According to the study, health care in America, including activities such as hospital care, scientific research and the production and distribution of pharmaceutical drugs, was found to produce 8 percent of the country’s total carbon dioxide output despite accounting for 16 percent of the U.S. gross domestic product.
Researchers attributed hospitals’ high-energy demands to their constant need for temperature control, ventilation and lighting.
Certainly it takes some forethought and planning for hospitals and health care organizations to strike just the right balance between being environmentally responsible and providing life-saving medical care. But there are ways hospitals can do both and many are starting to take steps in that direction.
More than 1,000 health care providers and systems have joined Practice Greenhealth, a group for organizations in the health care community that have made a commitment to sustainable, eco-friendly practices.
Health Care Without Harm is an international coalition of hospitals, health care systems, medical professionals and environmental health organizations working to implement ecologically sounds and healthy alternatives to health care practices.
The U.S. Green Building Council now offers a LEED for Healthcare Green Building Rating System focused on inpatient and outpatient care facilities, long-term care facilities as well as medical offices, assisted living centers and medical education and research centers.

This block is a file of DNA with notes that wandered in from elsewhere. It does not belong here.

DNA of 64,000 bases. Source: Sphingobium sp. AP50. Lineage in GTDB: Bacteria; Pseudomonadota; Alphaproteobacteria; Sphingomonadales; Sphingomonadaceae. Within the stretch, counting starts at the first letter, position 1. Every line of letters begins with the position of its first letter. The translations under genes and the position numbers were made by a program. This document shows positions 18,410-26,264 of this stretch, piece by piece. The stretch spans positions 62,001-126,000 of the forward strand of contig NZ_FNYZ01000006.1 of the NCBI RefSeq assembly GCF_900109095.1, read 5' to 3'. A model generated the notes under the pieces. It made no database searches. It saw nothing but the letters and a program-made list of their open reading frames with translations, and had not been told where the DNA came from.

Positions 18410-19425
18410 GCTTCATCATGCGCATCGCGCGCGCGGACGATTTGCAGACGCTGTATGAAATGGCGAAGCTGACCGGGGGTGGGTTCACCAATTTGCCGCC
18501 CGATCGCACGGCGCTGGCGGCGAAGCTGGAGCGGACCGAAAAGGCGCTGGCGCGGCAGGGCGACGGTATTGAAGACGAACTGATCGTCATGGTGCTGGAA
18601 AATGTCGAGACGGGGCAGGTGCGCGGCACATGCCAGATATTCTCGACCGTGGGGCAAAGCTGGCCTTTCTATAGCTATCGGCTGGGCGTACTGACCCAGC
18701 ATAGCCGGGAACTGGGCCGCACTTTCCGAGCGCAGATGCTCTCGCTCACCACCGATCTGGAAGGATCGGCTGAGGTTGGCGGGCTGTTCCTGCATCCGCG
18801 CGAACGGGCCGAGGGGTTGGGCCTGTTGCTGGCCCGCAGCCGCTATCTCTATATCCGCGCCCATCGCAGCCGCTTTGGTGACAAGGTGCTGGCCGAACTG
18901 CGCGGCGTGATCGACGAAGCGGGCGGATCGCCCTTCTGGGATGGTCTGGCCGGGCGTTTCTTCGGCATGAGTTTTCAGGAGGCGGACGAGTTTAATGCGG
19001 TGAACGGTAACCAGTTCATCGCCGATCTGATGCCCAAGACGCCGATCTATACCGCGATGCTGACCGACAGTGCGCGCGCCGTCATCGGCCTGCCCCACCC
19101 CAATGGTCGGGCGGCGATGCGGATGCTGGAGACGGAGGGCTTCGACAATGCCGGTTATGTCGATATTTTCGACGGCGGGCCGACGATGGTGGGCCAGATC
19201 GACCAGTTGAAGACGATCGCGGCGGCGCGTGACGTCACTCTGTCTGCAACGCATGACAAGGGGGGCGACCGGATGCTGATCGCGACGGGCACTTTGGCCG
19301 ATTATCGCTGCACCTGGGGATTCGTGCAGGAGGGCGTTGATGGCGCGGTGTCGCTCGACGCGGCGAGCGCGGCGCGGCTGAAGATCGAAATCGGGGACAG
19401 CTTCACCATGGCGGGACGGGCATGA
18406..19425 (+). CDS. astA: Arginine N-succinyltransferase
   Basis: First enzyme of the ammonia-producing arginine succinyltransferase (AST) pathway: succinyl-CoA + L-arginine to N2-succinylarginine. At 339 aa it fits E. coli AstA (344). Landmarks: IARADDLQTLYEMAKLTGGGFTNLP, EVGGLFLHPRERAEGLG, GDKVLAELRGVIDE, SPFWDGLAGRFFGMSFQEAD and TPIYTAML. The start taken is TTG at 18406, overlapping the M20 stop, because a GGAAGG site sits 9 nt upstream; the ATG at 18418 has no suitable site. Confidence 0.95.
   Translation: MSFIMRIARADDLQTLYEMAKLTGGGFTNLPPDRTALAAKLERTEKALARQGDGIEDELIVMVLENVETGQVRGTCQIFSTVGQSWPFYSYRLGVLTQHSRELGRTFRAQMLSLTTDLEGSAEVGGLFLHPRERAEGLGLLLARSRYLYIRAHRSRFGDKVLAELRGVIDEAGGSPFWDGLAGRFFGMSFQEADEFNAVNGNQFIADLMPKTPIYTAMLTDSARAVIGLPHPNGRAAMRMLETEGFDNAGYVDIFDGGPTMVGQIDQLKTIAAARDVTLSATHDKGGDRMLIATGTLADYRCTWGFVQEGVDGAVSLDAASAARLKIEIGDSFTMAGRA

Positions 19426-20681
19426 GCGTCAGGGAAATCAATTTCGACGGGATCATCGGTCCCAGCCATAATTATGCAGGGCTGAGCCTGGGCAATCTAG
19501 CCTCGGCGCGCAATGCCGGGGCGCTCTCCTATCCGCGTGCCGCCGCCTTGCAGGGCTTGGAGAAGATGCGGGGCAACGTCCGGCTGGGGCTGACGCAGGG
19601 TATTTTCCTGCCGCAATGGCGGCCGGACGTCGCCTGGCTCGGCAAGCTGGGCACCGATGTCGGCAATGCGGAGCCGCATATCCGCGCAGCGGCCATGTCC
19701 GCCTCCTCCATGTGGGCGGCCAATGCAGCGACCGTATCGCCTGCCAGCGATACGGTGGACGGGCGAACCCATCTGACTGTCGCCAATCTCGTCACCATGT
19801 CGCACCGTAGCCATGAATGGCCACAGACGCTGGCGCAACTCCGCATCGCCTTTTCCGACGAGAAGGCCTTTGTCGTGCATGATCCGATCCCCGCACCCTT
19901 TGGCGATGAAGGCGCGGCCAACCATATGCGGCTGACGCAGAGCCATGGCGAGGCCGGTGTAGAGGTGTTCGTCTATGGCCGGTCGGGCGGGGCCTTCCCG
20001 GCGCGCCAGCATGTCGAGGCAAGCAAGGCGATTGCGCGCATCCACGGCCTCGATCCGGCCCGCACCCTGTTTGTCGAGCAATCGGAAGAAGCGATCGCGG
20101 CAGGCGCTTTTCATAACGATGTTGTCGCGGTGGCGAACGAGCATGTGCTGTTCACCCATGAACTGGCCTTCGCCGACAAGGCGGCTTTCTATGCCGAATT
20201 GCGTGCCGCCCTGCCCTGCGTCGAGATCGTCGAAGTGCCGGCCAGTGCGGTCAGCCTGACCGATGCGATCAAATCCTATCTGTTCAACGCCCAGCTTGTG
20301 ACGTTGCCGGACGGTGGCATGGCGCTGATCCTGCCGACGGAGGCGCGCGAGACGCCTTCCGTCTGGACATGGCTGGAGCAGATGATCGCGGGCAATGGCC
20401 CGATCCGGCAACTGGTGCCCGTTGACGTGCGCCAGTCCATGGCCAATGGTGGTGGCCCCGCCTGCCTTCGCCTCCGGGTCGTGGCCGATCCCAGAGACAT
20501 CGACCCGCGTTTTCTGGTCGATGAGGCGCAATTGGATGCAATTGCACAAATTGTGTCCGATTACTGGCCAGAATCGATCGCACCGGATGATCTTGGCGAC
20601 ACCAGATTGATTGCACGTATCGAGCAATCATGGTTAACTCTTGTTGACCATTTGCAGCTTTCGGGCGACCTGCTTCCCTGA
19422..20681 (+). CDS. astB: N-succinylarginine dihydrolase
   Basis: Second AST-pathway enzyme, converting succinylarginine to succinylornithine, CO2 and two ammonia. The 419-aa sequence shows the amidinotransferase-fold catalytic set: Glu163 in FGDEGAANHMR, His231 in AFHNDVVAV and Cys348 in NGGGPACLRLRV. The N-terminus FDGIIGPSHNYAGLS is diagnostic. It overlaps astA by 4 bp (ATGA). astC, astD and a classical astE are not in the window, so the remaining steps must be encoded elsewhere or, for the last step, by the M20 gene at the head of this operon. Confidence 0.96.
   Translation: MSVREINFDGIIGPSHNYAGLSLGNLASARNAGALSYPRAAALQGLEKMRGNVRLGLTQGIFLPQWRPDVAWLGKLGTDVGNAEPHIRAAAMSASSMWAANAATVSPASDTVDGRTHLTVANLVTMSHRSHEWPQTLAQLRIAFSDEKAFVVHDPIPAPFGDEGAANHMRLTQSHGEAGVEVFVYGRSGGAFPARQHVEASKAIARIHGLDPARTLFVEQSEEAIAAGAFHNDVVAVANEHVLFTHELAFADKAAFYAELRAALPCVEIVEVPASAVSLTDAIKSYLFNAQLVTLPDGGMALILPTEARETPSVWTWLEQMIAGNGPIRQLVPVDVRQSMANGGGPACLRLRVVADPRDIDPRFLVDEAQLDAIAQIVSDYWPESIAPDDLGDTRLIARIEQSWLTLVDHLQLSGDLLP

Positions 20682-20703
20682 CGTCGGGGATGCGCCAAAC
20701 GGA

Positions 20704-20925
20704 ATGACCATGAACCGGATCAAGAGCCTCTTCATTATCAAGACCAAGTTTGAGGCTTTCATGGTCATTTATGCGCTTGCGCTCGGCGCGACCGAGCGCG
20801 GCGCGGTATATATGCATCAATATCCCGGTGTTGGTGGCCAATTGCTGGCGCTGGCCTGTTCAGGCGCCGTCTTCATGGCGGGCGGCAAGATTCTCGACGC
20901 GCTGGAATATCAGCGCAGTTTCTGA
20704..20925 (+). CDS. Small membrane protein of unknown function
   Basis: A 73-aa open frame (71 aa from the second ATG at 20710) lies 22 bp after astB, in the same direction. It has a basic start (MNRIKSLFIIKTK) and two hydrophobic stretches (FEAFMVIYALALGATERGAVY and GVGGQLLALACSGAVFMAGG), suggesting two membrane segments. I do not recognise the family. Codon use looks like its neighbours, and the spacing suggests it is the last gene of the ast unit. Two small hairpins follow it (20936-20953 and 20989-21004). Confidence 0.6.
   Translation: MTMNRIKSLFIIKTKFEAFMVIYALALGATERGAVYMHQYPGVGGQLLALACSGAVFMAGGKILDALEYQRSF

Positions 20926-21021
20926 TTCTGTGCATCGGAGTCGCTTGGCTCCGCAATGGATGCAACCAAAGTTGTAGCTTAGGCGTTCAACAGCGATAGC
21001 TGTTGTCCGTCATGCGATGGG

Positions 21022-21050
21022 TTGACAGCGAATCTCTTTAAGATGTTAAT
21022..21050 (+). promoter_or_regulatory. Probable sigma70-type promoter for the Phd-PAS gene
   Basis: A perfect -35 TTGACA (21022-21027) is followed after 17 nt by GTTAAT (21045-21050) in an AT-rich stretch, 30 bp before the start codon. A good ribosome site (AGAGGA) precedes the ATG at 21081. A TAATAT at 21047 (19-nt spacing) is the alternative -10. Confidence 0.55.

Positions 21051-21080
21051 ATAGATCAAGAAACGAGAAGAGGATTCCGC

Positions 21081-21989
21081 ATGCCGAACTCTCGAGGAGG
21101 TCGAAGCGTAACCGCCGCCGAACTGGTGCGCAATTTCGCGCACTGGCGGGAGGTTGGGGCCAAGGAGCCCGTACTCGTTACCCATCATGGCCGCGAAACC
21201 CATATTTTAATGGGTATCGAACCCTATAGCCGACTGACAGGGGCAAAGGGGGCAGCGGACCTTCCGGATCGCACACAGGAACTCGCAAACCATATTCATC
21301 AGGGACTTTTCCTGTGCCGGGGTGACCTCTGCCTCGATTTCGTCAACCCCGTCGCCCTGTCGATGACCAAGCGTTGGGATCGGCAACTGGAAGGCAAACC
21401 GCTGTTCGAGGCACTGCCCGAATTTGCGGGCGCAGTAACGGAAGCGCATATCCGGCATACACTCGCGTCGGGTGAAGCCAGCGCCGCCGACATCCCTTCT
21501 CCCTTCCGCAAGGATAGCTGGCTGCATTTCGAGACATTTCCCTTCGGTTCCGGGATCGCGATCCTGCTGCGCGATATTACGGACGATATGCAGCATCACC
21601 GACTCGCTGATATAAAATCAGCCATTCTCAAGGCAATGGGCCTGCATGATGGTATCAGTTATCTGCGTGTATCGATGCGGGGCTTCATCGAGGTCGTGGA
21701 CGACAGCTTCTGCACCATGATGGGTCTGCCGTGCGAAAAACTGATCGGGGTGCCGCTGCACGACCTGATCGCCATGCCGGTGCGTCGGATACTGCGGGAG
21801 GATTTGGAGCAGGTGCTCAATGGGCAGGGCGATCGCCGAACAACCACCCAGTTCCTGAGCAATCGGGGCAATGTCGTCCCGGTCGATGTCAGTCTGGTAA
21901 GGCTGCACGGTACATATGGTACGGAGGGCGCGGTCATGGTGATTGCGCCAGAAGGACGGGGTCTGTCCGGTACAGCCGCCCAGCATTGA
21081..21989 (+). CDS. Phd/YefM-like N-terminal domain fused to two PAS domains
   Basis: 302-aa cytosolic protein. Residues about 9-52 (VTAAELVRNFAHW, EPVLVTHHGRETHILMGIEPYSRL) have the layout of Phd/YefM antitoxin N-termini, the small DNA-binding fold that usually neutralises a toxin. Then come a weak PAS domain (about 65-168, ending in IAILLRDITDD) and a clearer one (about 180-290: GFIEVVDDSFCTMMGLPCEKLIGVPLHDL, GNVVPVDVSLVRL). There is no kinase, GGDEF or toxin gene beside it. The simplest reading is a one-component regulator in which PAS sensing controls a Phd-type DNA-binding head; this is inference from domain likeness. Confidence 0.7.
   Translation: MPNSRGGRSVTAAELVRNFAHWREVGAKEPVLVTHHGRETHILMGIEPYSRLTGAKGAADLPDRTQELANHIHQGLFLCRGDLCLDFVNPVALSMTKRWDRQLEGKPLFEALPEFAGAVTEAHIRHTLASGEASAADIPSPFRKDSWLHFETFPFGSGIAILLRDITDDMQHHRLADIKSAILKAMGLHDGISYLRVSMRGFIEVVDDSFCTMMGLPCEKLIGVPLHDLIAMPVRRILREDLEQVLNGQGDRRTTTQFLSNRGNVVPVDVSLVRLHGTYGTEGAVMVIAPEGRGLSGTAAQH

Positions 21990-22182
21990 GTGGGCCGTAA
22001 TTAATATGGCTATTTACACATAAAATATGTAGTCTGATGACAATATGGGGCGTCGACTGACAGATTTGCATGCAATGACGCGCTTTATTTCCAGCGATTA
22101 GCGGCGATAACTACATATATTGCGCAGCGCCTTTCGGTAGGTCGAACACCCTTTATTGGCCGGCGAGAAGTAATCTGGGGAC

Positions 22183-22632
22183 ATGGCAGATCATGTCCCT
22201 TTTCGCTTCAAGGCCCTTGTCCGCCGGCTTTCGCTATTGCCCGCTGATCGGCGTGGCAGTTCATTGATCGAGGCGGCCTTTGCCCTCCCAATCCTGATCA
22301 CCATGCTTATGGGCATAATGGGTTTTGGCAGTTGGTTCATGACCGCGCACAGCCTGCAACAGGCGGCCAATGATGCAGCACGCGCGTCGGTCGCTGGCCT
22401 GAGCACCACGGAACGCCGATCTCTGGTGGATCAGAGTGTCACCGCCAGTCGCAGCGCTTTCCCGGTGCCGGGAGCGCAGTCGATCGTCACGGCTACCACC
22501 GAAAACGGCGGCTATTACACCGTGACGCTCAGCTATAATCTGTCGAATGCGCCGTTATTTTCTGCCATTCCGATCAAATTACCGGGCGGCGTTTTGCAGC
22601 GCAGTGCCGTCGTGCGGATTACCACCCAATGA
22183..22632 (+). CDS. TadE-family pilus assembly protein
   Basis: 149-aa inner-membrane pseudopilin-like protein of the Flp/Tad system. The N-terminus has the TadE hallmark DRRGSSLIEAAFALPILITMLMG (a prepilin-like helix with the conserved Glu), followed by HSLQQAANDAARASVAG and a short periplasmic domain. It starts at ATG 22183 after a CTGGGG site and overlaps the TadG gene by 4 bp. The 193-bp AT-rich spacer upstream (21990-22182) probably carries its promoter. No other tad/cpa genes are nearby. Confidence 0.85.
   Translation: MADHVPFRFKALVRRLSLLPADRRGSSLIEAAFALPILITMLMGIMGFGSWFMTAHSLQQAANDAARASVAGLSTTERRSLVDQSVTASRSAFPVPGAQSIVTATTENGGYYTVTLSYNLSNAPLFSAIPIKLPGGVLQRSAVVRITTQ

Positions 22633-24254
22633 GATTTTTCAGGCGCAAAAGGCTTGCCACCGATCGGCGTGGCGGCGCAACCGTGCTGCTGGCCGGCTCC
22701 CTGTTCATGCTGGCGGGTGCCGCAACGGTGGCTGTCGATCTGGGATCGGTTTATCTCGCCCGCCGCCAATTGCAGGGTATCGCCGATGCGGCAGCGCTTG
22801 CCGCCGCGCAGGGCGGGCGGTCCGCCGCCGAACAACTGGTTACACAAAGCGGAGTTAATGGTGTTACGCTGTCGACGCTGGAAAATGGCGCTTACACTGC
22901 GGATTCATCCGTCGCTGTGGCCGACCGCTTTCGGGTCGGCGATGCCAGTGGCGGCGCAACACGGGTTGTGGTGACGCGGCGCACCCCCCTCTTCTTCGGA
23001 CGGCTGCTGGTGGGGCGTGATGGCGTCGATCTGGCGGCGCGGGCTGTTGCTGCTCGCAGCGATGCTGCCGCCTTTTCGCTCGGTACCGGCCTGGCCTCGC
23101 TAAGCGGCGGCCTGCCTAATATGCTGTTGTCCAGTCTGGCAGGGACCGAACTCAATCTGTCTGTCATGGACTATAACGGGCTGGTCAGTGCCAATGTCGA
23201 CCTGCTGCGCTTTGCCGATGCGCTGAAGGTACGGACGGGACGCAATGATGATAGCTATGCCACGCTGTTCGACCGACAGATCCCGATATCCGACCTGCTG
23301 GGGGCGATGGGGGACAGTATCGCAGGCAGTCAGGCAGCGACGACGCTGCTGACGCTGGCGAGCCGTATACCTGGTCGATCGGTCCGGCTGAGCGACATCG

The USGBC collaborated closely with the Green Guide for Healthcare, a sustainable design toolkit specifically for health care facilities.
Some of the ways health care office and centers can go green can enhance employee satisfaction and patient care. One example is selecting more environmentally friendly cleaning products – there are products that will disinfect and sanitize but without the use of chemicals (which can be problematic for sensitive patients).
Also, hospitals can incorporate green design and energy savings into their construction or remodeling projects. Making use of natural light and adding plants or a small atrium not only saves energy but offers a soothing environment for patients and visitors.
And certainly simple steps like recycling paper and cafeteria food selection (think: organic and local) can make a big difference.
As we’ve addressed on this blog several times, many of these green practices translate into business savings and with the cost of health care services steadily rising that seems like something everyone can support.
We’d love to hear from you – do you work for a health care facility that is going green? What steps is your company taking and how is it working?
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The Environmental Paper Network is taking steps to improve both recycling efforts as well as the manufacturing of recycled paper. The network is a diverse group of environmental organization joining forces to support environmentally sustainable policies and efforts within the pulp and paper industry. This latest initiative, called the RePaper Project, not only has a goal of increasing recycled paper, but also creating “social conditions that spur technological innovations and create sustainable job markets.”